Once you have the human component figured out (or let’s be honest, figured out as much as you possibly can), you can begin thinking about the tools at hand. If the tool doesn’t work, no amount of documentation is going to get you where you need to be. Luckily, if you’re reading this, chances are again, you’re not developing software. You’re an active user or you’re about to purchase a system. So let’s interpret this a bit differently through an Agile Project Management lens. When we conclude an implementation, there are a series of documents, videos, and training components that we deliver. Why don’t we provide these up front? Because we want to assist you in getting your system running. Whether you’re working with RHB through a Technolutions Slate implementation or working through it on your own, don’t get lost in the details of documenting every step until you’ve built your processes out. This aids you in remaining agile because it allows you to change direction, redesign, and reshape processes without having to constantly worry about updating documentation time and time again. Tied to Agile Principle #12, this process also allows your team to reflect on how things have been built to date, how they might be modified and how these changes impact the next phase of the project.

Customer Collaboration over Contract Negotiation

Collaboration is at the heart of any successful venture. If you’re implementing a new tool, interpret this as being open to your colleagues’ ideas, wish lists, and recommendations. Do you have to implement them all? No. Can you solve every problem? Absolutely not. But you can listen. And through listening, there’s a great chance that you’re likely to find an efficiency or at least an opportunity to explore building a process that benefits someone else. When we enter an agreement with an institution, we stress that collaboration is key to the success of the initiative. Specific to Slate implementations, we will not enter into a contract with an institution that is not invested in fully evaluating processes, open to change, and most importantly, dedicated to working together to bring the system live. Our goal is to provide sustainable solutions that institutions can maintain on their own. Without institutional investment and commitment to the project, you’d simply be left with a tool you don’t know how to use, sustain, or enhance.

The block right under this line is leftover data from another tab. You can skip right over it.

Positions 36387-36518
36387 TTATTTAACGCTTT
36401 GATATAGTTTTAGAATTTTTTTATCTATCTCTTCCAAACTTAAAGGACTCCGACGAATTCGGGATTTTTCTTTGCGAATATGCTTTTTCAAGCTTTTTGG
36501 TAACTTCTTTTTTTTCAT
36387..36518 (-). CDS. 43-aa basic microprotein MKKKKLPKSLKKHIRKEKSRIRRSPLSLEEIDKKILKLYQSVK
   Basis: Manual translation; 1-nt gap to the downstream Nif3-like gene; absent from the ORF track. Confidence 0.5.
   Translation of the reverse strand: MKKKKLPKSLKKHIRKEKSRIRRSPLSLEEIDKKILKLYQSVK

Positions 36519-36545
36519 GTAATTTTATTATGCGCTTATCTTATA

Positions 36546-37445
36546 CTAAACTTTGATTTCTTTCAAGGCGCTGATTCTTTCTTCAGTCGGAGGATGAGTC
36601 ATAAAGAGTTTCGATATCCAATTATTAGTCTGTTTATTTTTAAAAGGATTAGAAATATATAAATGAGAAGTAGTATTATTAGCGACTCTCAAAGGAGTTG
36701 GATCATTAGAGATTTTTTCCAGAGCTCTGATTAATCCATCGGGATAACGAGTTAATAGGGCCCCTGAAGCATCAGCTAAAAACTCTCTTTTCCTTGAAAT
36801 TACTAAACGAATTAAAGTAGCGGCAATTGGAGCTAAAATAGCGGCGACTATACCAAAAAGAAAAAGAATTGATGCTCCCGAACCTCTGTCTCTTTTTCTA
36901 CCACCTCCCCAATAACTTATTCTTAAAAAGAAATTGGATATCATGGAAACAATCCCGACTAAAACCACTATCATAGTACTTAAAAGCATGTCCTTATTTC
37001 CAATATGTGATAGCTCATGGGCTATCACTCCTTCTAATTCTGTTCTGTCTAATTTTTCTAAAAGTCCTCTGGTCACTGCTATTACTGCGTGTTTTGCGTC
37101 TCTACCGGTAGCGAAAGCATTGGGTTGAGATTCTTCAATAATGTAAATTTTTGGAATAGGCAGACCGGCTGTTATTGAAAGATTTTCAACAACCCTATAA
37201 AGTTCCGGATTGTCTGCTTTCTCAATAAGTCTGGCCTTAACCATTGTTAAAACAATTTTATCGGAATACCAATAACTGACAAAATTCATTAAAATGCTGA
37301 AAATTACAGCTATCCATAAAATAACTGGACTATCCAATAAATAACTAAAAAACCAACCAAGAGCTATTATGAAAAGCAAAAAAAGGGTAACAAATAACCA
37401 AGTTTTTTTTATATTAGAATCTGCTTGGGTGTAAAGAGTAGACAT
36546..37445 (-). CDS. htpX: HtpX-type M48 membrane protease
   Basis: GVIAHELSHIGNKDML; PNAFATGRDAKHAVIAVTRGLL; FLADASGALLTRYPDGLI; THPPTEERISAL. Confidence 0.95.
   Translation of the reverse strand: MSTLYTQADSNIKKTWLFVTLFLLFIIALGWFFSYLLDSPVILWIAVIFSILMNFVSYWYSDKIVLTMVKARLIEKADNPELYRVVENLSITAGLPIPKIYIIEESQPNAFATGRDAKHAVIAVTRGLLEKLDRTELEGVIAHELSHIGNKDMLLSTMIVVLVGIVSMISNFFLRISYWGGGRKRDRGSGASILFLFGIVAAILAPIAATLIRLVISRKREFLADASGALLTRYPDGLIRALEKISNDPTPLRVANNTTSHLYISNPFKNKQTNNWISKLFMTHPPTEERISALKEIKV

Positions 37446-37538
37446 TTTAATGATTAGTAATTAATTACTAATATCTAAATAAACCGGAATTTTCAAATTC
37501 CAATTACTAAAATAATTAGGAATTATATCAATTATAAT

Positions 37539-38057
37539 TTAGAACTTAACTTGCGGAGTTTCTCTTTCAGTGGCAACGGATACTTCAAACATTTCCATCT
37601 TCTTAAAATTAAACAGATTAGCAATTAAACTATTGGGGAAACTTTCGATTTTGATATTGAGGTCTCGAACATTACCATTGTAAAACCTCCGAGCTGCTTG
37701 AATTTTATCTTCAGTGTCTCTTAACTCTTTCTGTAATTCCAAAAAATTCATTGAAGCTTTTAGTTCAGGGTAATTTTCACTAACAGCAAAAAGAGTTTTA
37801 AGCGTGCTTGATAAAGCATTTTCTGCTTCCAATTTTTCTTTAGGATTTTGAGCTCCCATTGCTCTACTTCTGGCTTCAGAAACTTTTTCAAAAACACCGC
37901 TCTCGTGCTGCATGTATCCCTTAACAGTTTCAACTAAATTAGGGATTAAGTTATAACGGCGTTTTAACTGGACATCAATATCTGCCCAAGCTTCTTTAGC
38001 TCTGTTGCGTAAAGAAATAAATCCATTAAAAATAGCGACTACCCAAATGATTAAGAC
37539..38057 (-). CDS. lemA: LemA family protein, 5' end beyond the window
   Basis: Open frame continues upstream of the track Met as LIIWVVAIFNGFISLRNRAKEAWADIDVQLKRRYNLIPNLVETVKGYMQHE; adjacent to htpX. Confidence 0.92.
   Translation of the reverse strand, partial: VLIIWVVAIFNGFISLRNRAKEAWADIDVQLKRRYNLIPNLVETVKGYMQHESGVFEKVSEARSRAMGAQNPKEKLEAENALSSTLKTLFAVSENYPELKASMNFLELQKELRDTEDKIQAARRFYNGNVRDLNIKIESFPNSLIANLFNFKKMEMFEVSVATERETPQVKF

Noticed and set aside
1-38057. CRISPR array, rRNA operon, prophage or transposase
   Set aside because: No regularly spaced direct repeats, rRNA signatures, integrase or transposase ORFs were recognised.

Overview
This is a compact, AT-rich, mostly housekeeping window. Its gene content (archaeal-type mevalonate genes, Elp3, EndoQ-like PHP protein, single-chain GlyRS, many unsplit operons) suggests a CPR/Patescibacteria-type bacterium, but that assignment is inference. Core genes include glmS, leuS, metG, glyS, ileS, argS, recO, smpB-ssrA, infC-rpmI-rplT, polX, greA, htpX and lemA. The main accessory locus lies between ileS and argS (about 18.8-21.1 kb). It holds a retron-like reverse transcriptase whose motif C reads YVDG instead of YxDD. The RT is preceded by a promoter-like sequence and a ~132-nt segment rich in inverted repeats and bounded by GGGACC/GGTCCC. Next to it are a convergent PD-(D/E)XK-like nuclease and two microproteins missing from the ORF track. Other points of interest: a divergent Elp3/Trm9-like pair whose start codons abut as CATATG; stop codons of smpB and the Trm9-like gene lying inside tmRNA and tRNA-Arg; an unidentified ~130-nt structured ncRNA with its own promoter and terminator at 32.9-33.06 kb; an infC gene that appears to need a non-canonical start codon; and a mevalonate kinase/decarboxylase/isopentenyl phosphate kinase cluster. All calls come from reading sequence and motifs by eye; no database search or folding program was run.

Responding to Change over Following a Plan

Ah, change. We offer six-week expedited implementations of Technolutions Slate CRM. When we begin these agreements, we make it very clear to our clients that, provided all processes and documents are available, accurate and perfect at the onset of the project, we can bring the foundational components of an instance live in that timeframe (or earlier). While we have had great success with all of our clients, we’ve had two come close to that exact timeframe. Most implementations extend for a few extra weeks because the clients we work with have an agile approach. And while that deviates from a project plan, that also makes us happy. In some cases, responding to change has meant enhancing a decision letter from a simple accept into a customized letter including merit scholarship amounts set by a series of 100 rules and extensive liquid markup. A bigger lift and pushed timeline? Yes. But it means that we discovered possibilities with our clients that they were previously unable to realize. It means that our clients are open to reshaping processes. And it means that our clients aren’t in the “we’ve-always-done-it-that-way” mindset. Assisting institutions in the implementation of a tool like Slate is an unbelievably professionally rewarding experience because we’re able to see the change in people, practice and process.

Regardless of whether you’re implementing a new technology on your campus this year, I’d encourage you to consider an agile approach to your professional life. Everything we do comes down to relationships and our experiences. We’d love to talk with you more about what that looks like on your campus.

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Alex Williams

Alex is the Vice President of Relationship Development at RHB.